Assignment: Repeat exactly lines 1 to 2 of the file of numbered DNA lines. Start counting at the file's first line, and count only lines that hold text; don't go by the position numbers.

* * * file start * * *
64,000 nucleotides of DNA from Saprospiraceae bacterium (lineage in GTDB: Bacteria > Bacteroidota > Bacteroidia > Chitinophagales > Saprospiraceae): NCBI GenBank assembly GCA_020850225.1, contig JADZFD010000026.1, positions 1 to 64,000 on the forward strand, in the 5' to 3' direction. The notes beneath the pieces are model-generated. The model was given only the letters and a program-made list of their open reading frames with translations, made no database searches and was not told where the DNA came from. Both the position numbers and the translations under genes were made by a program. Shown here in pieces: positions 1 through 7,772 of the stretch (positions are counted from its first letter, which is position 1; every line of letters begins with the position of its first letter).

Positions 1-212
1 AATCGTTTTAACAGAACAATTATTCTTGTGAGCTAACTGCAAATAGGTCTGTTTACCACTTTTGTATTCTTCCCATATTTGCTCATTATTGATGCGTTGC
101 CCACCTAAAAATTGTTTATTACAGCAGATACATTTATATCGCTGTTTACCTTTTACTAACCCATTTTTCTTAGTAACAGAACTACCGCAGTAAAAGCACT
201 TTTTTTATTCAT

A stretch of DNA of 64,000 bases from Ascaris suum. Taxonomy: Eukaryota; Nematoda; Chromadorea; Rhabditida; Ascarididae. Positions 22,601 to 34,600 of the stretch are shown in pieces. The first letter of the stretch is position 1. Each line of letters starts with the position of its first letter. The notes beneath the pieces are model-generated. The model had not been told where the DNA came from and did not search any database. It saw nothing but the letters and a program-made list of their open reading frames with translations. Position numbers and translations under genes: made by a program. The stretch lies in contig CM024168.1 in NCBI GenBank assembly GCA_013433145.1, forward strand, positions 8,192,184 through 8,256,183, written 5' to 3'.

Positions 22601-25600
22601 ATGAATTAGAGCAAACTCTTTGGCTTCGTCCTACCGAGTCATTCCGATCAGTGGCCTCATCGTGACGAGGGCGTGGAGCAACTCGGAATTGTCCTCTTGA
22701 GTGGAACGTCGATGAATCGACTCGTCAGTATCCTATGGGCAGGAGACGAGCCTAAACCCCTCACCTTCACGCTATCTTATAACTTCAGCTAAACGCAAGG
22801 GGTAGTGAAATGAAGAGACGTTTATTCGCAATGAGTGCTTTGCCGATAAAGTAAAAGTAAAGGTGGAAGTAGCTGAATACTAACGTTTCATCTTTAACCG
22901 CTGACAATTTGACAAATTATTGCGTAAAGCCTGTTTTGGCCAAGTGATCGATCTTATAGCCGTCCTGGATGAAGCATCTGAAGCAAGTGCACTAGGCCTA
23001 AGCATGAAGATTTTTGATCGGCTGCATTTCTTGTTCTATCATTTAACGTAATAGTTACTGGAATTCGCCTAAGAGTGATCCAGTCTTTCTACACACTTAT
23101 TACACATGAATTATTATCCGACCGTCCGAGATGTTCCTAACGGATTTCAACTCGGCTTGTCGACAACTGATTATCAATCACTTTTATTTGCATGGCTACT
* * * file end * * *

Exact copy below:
64,000 nucleotides of DNA from Saprospiraceae bacterium (lineage in GTDB: Bacteria > Bacteroidota > Bacteroidia > Chitinophagales > Saprospiraceae): NCBI GenBank assembly GCA_020850225.1, contig JADZFD010000026.1, positions 1 to 64,000 on the forward strand, in the 5' to 3' direction. The notes beneath the pieces are model-generated. The model was given only the letters and a program-made list of their open reading frames with translations, made no database searches and was not told where the DNA came from. Both the position numbers and the translations under genes were made by a program. Shown here in pieces: positions 1 through 7,772 of the stretch (positions are counted from its first letter, which is position 1; every line of letters begins with the position of its first letter).

Positions 1-212